What is the entitlement?
If you are a full-time Band 1 Teacher, you have access to 40 hours of in-class support per year from a Teacher Assistant. This includes Band 1 Specialist and Support Teachers.
If you are a Band 1 Teacher working part-time, you are entitled to the support on a pro-rata basis. For example, if you work 0.6 FTE you would be entitled to 24 hours over a school year.
What can the entitlement be used for?
The entitlement can be used in a variety of flexible ways, and you have the right to negotiate about your needs and what works best for you.
You may want the allocated Teacher Assistant to do tasks such as:
- Preparation and/or organisation of classroom materials and resources
- Creating classroom displays to support student learning
- Locating library resources for learning activities
- Preparing documents or written materials for classroom use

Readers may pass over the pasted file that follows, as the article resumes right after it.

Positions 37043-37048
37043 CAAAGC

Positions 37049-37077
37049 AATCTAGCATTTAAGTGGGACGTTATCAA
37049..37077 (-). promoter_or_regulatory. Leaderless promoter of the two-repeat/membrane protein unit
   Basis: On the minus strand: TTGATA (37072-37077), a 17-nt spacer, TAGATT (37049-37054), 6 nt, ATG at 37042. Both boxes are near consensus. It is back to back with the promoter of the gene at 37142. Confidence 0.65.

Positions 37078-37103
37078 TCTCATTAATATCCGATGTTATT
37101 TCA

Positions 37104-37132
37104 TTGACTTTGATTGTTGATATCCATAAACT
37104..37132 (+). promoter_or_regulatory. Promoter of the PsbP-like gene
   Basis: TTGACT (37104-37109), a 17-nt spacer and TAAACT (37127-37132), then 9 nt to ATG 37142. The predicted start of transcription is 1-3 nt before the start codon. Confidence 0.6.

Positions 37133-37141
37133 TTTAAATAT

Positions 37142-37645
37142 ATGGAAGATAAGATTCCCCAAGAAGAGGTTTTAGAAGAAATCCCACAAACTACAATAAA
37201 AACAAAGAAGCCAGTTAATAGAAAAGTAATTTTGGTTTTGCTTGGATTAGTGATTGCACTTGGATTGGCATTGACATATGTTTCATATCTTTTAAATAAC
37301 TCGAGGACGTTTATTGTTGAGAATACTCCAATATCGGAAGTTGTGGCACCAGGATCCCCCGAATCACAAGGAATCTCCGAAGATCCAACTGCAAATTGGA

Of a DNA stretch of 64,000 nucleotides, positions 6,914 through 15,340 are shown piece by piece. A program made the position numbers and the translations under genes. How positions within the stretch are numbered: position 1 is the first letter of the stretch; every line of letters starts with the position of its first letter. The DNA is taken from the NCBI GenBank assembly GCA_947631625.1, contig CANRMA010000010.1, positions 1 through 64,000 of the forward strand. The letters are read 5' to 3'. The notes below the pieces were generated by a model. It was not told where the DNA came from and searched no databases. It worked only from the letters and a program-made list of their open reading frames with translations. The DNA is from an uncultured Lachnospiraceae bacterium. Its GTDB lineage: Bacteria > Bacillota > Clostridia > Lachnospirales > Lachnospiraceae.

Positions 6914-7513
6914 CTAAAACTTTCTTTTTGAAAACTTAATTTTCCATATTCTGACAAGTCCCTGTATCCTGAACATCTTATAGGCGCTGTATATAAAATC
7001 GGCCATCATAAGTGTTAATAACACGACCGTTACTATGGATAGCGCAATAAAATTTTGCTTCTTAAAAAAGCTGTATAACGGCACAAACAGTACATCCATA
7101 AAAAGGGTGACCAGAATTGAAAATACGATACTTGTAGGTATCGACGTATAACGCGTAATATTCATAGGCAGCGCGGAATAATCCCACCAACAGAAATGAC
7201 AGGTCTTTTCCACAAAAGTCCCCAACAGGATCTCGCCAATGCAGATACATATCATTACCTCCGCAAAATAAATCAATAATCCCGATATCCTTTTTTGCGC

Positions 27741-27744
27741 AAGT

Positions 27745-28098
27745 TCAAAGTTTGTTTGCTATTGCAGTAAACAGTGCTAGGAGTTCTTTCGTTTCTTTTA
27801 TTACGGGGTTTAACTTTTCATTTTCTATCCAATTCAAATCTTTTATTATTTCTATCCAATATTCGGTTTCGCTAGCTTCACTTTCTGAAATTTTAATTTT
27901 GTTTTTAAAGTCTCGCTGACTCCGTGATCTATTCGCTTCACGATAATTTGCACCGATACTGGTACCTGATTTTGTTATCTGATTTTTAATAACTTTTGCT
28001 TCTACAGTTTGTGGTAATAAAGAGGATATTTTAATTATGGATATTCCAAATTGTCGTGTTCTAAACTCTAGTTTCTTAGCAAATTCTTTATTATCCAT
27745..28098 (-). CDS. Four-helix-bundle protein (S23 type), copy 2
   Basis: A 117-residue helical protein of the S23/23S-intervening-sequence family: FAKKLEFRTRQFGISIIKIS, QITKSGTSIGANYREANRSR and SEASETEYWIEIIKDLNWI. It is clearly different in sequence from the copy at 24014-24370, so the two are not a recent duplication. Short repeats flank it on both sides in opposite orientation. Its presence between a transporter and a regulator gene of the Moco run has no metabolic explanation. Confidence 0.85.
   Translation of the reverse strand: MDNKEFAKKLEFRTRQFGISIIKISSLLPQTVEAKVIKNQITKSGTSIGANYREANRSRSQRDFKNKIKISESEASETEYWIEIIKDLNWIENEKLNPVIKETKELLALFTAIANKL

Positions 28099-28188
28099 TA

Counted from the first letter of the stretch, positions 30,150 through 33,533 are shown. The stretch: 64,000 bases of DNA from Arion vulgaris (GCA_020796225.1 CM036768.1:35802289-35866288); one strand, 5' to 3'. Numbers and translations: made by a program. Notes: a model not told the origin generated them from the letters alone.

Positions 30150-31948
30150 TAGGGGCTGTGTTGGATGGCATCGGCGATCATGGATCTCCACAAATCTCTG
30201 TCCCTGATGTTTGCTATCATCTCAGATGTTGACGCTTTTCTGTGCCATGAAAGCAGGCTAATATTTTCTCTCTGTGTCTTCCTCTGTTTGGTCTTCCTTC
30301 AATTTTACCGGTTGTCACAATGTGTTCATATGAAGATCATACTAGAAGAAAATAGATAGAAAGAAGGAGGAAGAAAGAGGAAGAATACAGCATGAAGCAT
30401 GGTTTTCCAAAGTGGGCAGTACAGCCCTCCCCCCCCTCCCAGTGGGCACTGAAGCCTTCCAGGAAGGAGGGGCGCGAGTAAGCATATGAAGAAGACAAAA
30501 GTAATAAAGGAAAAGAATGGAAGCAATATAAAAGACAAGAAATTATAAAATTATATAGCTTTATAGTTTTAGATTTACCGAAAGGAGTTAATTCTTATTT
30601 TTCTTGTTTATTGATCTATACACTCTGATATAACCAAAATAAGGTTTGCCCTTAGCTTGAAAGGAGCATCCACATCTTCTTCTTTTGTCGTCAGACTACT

Alternatively, you may want the Teacher Assistant to work directly with students in your room.
Does the entitlement have to be provided on a weekly basis?
The entitlement is for 40 hours over a year pro rata. You might prefer to have longer blocks of time less frequently or shorter blocks more frequently. Discuss your needs with your principal, keeping in mind that it may not be possible for a school to employ Teacher Assistants in a way that supports all requests.
What happens if I start at a school part way through the year or take leave?
The entitlement is pro rata based on the number of weeks you work, so if you work two terms at a school you receive half of the hours of a person working four terms.
If you are on leave for 20 or more days and a contract teacher is employed, then you would not be entitled to hours for the time you are on leave. The contract teacher would receive these hours.
However, your allowance should not be affected by day to day leave eg. personal leave for sickness. You should plan how you are going to use the Teacher Assistant if you are sick, so the Teacher Assistant does something you want rather than your allocated time being used elsewhere.